Recovery and Exercise: Making Lifestyle Changes
By: Jeniffer Scott
When you make the decision to overcome addiction, more than just one part of your life has to change. Your addiction has been ingrained in everything you do -- from who you hang out with to where you work to your hobbies. For many people, a successful recovery from substance misuse requires an entirely new long-term routine.
This can sound scary. This can sound hard, impossible, or like too much work. Maybe you have tried recovery before -- maybe several times. Don’t let those thoughts stop you from trying and keep trying even after a relapse occurs once, twice or dozens of times. Addiction is a chronic disease, which means relapse isn’t just possible; it’s likely. Every time you make the effort to conquer your addiction, you learn something new. You gain a new tool for long-term success. Let that knowledge empower you to try again and take steps toward not just addiction recovery, but also a healthier life all-around. One way to achieve both is to focus on physical fitness.
For as long as you have been in the throes of addiction, drugs or alcohol has been changing your brain chemistry -- sometimes permanently. Part of overcoming addiction is learning natural ways to manage cognition and mood. Exercise is a major player in stimulating the brain. Not only can a physical fitness regimen help alleviate the damage done, but it can also rouse some of those same feel-good neurotransmitters as your substance. Working out releases endorphins, which help combat depression, regulate highs and lows and provides a healthy distraction from temptation.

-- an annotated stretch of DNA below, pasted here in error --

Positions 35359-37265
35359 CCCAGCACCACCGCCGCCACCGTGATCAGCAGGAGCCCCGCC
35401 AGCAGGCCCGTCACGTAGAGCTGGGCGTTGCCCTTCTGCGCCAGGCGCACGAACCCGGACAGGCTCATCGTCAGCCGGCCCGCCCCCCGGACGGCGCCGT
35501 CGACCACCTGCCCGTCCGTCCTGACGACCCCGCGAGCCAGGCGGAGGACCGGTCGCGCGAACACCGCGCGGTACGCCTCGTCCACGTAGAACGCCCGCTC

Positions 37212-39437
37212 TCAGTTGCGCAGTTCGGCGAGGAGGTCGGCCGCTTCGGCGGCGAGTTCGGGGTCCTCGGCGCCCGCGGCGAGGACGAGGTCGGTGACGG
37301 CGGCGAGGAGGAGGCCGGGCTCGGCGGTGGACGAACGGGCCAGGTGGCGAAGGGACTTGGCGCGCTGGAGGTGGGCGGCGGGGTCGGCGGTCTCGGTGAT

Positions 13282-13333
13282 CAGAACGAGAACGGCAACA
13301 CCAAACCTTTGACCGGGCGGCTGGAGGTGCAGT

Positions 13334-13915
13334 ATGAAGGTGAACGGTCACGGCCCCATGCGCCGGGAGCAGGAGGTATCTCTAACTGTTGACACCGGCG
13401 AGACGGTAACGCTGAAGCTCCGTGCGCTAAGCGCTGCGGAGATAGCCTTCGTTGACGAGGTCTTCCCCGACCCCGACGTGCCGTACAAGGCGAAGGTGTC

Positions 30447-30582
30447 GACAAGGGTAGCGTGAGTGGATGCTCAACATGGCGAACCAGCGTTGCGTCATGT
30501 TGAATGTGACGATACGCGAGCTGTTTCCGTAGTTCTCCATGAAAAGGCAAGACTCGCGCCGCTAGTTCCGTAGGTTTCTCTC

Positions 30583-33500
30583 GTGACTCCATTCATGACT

For exercise to work as a tool to combat addiction, it has to be something you enjoy doing. Getting off the couch and going for a run is a hard habit to create for any average person, but for someone working through the ups and downs of addiction, it can be especially difficult.
First, explore different workouts until you find a few you enjoy. Take a spin class at your gym, join a running group or sign up for dance lessons. It’s good to have a variety of exercisesyou enjoy so you don’t get burned out, and even better to focus on a goal to achieve. Do you want to build leaner muscle? Start taking Pilates or weight training. Do you want to improve your endurance? Sign up for a 5K or a 10K race and begin training. When physical fitness aligns with something you enjoy, you are more likely to build a long-term habit.
The stress of dealing with a substance abuse disorder is two-fold: You are battling the physical symptoms of withdrawal from drugs or alcohol, while also dealing with the psychological reasons you turned to substances in the first place. Maybe you have a health issue that resulted in chronic physical pain. Perhaps you have unresolved trauma that is emotionally hard to bear. Either way, addiction has become your way of coping, and when you take it away, you feel crushed by the weight of stress and anxiety.
Exercise can help change all that. Working out--from weightlifting to yoga to running-- is proven to be an effective way to manage and eliminate stress. Making daily exercise a part of your recovery plan gives you an outlet for releasing physical tension, emotional duress and letting go of ruminative thoughts.
Recovery is hard enough alone, and exercise can offer you a social outletthat is supportive and encouraging, whether or not the people you workout with know you’re working on overcoming addiction. That kind of camaraderie is another lifestyle change--getting you further away from people who make damaging choices by surrounding yourself with those making healthier ones.